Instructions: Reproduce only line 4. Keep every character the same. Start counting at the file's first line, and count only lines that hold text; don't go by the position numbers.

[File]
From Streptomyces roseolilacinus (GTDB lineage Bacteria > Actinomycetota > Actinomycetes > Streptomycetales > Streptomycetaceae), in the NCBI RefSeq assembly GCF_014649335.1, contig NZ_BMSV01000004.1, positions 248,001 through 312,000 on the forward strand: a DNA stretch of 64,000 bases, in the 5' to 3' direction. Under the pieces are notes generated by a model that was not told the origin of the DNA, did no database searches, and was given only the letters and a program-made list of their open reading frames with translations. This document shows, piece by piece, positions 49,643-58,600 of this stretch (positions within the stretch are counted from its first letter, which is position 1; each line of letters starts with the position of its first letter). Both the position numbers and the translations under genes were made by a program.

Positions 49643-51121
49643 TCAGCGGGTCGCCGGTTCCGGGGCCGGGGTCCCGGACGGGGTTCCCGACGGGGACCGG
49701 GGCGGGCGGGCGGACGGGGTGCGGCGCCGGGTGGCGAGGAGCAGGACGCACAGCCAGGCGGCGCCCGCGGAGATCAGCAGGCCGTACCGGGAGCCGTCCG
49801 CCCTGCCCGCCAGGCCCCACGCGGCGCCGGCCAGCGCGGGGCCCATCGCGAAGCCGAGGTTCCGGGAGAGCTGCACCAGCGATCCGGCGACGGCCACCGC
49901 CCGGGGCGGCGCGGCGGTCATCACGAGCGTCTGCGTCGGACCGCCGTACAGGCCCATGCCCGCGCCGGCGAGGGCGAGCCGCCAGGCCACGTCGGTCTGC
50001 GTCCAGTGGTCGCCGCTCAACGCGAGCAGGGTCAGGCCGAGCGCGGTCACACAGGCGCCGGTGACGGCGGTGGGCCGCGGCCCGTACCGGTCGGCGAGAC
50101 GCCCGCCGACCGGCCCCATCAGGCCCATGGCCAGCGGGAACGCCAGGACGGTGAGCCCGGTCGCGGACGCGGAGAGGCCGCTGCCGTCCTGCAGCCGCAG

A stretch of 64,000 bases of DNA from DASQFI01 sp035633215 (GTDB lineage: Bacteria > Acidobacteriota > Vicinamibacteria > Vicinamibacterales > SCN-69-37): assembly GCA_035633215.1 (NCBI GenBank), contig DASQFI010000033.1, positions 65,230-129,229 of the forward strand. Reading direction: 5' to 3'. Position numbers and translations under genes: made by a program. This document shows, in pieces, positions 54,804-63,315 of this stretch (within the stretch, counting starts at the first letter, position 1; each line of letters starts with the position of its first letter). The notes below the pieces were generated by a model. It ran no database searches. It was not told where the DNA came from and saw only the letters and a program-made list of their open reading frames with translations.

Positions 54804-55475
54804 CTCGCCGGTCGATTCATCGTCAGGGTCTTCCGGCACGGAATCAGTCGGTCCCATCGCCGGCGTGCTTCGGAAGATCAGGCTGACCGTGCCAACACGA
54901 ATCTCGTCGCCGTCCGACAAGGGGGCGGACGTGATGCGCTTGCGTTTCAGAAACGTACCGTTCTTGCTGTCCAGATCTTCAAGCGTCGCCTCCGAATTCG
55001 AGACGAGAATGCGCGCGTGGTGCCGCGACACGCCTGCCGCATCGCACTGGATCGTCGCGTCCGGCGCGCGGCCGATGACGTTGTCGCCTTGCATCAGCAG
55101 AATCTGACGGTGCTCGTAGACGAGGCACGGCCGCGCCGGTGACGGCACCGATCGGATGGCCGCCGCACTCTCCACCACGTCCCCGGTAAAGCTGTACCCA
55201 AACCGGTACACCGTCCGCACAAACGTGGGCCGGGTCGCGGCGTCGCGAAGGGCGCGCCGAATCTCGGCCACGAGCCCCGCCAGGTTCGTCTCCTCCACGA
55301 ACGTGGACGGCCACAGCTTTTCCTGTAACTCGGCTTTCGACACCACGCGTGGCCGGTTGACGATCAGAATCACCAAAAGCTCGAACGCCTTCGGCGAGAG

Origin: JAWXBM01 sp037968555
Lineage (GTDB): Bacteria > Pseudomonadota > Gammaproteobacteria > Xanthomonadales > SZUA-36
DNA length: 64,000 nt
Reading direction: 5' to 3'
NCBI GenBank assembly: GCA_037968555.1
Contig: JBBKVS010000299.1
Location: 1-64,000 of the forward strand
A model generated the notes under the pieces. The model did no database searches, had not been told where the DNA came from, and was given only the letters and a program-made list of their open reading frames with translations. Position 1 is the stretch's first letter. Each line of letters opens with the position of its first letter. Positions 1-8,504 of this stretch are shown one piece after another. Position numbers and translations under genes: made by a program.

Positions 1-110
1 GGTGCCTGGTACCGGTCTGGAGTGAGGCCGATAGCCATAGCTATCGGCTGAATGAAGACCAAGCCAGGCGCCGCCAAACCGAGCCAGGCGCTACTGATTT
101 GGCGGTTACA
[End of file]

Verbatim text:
49701 GGCGGGCGGGCGGACGGGGTGCGGCGCCGGGTGGCGAGGAGCAGGACGCACAGCCAGGCGGCGCCCGCGGAGATCAGCAGGCCGTACCGGGAGCCGTCCG